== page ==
The Gambia national Under -17 team return home yesterday after six weeks overseas training in Egypt and Senegal. While in Senegal team coach Fred Osam Duodu talked to news men about the trip and his line of action in the count down to the May 7 kick off. Read on;
Coach what are your experiences like?
Normally in training camp, we deal more with trial matches, tactical behaviour, steady positions and other minor things. In Egypt, we sent our program prior to our arrival and with the direct involvement of Caf, everything was timely arranged for us.
And it would interest you to know that a lot of their international clubs wanted to play us. We played trial matches and the boys have learnt a lot, and did very well. We never played our equals, only U-20, U23 clubs and the second national team. All these gave us the experience we needed in Egypt. We came to Dakar. The idea was the FA had to arrange our stay and everything, but it seem it has been quite different from Egypt. The Senegalese were prepared to help us, but its difficult because you arrange for matches and finally you learnt that there are no venues. We played only one test match at the stadium in Dakar here. On the whole the camping has been very fruitful. We've been very happy, the boys are happy, the technical team are also happy.
What were some of the challenges you meet in Egypt. ?
We specifically asked for teams that are above us. We played their U-20 that qualified for the U-20 championship in Holland and defeated them. The victory came when we were a man down. The officiating was very poor but in all cases the boys were learning. We spoke to the boys about the disciplinary and how to control themselves when referees are in favour of other clubs. We also learnt that the Arabs play very fast football. We also had to adopt a tactical behaviour. They were very surprised to see us play pressure football and that really disorganised them. I am very happy the way the boys behaved on the field. I will not be surprised if they get more goals in the tournament because they are always prepared for that.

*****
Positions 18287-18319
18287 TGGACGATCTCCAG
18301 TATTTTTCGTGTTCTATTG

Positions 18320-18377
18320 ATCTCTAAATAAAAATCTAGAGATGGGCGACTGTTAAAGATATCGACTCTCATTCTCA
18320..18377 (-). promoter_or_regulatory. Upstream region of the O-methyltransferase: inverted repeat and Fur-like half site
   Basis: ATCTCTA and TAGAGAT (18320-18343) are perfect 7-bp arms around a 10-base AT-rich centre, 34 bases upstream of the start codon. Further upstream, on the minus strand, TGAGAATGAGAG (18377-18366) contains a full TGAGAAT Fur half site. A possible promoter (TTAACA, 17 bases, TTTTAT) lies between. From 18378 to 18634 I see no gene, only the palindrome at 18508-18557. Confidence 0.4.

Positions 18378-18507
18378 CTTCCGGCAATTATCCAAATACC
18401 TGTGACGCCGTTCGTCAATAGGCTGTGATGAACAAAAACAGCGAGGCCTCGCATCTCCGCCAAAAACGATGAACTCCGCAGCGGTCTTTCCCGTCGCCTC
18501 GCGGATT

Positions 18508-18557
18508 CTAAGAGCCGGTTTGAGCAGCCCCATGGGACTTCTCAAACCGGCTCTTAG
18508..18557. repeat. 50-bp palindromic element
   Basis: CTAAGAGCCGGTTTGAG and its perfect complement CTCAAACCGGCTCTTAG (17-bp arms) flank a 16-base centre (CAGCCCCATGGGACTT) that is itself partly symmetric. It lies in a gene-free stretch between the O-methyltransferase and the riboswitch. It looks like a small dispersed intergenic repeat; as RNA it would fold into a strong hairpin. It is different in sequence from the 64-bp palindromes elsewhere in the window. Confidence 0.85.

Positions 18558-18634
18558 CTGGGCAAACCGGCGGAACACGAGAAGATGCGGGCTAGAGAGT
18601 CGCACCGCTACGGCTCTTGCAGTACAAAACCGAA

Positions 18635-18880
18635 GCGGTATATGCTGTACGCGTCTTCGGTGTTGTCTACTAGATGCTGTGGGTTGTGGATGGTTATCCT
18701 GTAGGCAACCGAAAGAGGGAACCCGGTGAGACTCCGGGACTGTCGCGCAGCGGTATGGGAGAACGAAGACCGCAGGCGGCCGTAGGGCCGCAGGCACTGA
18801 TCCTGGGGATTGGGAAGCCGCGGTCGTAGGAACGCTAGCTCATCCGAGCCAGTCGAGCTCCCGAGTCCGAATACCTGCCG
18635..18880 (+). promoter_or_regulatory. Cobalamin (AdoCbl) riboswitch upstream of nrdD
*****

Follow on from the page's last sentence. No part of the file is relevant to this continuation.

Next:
Lets talk about the awareness level of the footballers, how have you work on enlightening the players about the rules of the game?
We've worked on that very well. There are certain mistakes players do, when planning as a technical man, you have to take it. For instance, our first red card came when the ball was entering in our post and our player hit it with his hand. We've discussed that too. Our second red card was as a result of second bookable offense, which is normal. We didn't encounter any dangerous play that would put the team in the other side of the coin. We've done our home work.
Looking at the graphical outline of your games, you won more matches than you lost. What games have tasked you more and which when arise in the tournament, can help you turn back?
To be frank with you we played test matches and we don't look at one side. There are so many faces in a game. Faces in the sense that you have set pieces, tactical behaviour, defensive behaviour, offensive behaviour and all these things come together in a tournament. There was a team we had that played athletic football, I told the boys to play possessive games. I guess the boys are better prepared psychologically. Even at recess, they discuss amongst themselves about their game and it is very important we move to camp.
Will the training camp continue in Banjul?
My programme is that when we return we play one big test match, but programs change and it's likely I will change the program thinking about so many things like injuries, population attitude.